Oklahoma University Researchers get $10.7 Million Grant for Video Game Development

October 26, 2011 -

An Oklahoma research team led by communications professor Norah Dunbar and the Air Force Research laboratory have managed to score an unprecedented grant of $10.7 million USD to develop a video game to train intelligence officers in the government.

Dunbar, along with Scott Wilson, associate director for Innovative Technologies at the OU K20 Center, is overseeing the development of the game, which is called Intelligence Crisis: codename MACBETH (or "Mitigating Analysts Cognitive Bias by Eliminating Task Heuristics").

The game, which has to be in the prototype phase of testing in nine months, is being designed to combat the affects of biases when it comes to decision making. Dunbar says that thorough examination of evidence can help intelligence officers avoid making bad decisions. Bias and quick decisions can have the opposite effect. After the prototype is built, it will be vigorously tested by students and some intelligence agents in Washington D.C.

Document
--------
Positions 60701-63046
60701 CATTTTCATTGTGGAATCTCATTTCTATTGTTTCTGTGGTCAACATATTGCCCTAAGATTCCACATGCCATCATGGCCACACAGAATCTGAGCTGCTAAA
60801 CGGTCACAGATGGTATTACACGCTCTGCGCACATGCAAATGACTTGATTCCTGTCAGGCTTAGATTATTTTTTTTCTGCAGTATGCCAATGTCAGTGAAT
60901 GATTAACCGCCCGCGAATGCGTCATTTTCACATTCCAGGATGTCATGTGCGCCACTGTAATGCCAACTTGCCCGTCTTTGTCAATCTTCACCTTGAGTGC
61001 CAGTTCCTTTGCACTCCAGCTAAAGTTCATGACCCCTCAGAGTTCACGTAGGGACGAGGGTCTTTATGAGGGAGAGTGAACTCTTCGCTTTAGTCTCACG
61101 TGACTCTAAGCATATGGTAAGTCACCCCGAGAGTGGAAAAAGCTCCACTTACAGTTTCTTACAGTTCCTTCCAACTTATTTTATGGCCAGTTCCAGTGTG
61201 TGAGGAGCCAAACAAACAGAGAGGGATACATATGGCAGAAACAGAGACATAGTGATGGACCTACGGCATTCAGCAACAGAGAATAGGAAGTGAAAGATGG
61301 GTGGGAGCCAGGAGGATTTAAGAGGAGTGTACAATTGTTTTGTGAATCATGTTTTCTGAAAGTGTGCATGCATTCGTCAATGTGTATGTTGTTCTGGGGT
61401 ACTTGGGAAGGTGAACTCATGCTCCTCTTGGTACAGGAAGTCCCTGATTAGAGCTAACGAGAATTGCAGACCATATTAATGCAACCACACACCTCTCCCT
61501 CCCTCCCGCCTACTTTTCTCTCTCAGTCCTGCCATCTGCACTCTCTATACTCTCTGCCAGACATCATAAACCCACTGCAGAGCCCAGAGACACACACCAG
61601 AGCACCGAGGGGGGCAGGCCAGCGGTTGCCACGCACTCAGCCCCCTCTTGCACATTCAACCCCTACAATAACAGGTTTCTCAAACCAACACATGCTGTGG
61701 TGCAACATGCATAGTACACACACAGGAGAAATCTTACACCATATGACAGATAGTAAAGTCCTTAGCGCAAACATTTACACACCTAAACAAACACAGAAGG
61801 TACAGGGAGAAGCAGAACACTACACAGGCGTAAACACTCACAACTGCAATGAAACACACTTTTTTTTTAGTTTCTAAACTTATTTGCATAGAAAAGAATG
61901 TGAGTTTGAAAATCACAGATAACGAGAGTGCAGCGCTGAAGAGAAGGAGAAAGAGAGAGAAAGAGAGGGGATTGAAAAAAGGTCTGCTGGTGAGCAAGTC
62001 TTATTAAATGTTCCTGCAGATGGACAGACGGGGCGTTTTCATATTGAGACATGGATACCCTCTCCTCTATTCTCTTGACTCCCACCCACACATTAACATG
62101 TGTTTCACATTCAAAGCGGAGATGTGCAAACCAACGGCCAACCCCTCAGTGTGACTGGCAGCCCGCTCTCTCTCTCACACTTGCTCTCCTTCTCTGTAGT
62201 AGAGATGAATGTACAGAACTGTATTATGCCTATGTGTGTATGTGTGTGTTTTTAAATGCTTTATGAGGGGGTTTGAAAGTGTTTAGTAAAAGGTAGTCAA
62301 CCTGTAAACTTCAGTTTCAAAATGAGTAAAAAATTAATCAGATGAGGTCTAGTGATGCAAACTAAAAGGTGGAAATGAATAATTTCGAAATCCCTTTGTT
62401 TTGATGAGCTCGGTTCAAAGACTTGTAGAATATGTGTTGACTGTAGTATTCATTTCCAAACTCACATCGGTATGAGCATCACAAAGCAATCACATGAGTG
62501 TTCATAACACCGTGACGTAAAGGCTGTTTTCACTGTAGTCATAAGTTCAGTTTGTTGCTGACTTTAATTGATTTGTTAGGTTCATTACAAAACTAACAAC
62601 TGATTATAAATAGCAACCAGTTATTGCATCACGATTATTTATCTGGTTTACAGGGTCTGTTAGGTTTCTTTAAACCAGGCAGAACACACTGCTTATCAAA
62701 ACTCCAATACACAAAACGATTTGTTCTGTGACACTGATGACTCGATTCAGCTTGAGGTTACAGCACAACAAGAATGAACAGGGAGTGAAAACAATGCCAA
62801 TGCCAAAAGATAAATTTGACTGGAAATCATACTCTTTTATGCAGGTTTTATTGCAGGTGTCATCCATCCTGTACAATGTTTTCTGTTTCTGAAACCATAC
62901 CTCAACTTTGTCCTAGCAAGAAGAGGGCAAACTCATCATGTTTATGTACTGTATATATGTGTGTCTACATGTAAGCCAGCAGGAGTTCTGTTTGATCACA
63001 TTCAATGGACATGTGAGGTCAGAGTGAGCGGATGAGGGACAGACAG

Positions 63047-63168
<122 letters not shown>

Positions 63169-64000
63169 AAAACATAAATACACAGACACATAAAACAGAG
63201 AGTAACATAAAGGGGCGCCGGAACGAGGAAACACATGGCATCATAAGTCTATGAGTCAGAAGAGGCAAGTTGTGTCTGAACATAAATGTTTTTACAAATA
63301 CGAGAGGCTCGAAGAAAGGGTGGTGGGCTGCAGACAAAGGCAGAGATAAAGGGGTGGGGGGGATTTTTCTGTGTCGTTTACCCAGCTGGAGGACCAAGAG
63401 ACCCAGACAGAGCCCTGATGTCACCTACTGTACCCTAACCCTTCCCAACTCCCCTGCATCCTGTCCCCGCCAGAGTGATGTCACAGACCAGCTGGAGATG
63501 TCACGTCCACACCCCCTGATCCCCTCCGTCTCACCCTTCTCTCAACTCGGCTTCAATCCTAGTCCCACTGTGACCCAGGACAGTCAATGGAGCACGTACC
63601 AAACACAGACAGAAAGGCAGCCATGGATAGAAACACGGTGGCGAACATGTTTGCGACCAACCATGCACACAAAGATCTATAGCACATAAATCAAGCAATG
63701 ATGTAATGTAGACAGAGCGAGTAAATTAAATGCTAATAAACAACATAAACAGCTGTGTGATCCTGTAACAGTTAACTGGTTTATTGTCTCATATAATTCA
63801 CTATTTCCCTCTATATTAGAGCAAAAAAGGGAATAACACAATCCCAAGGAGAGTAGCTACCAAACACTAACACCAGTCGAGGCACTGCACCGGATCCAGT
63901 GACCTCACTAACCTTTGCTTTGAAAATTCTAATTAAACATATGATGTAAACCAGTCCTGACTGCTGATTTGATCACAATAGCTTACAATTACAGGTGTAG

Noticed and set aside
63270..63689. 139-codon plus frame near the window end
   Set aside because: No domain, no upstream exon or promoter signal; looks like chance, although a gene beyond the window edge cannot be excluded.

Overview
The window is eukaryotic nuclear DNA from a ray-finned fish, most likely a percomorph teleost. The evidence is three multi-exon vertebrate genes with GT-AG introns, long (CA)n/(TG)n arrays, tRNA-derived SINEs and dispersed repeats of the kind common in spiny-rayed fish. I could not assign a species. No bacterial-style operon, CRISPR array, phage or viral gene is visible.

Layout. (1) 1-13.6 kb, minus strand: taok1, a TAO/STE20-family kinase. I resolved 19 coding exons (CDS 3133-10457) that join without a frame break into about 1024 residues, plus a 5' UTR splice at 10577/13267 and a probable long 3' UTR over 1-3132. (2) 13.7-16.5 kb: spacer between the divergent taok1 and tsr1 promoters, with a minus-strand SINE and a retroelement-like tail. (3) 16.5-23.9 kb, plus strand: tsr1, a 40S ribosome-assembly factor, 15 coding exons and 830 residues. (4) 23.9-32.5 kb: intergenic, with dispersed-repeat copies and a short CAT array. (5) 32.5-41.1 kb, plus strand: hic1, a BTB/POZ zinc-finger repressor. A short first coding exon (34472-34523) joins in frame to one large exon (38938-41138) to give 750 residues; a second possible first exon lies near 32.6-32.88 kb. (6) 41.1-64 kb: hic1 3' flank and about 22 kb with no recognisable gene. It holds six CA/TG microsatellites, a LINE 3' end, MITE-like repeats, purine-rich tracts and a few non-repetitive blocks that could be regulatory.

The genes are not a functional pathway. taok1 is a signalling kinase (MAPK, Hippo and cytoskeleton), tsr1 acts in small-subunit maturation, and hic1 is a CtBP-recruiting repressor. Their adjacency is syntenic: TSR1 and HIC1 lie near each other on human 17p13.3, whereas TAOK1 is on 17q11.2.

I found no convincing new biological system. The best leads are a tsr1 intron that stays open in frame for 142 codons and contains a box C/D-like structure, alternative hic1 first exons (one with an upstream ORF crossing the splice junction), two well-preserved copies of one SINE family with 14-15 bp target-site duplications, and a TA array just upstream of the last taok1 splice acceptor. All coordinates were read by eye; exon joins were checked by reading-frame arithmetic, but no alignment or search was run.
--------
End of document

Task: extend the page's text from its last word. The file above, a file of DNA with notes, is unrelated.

"We’re designing a game that’s going to be basically like being an intelligence agent … You’ll meet witnesses. You’ll gather information. You’ll have to look at maps,” Dunbar said. Later stages of the game will be geared more toward a third-person experience, Dunbar said.

“It’s pretty aggressive,” Wilson said. “It’s exciting, but there are pretty big milestones we’re going to have to beat in order to deliver.”

The aggressiveness of the timelines does not allow for the normal student participation anticipated in projects similar to this.

While the grant goes to the OU team, the group is being helped by groups across the country such as the Morgidge team in Wisconsin and another team from the University of Arizona led by Judee Burgoon, director of human communication research.

On the size of the grant, Dunbar admitted being very surprised by the large amount.

“I’ve never had a grant this big," said Dunbar. "In social sciences, a $500,000 dollar grant is a big grant … this $10 million grant knocked everybody’s socks off."

Source: OUDaily

Image provided by Shutterstock. All rights reserved.


 
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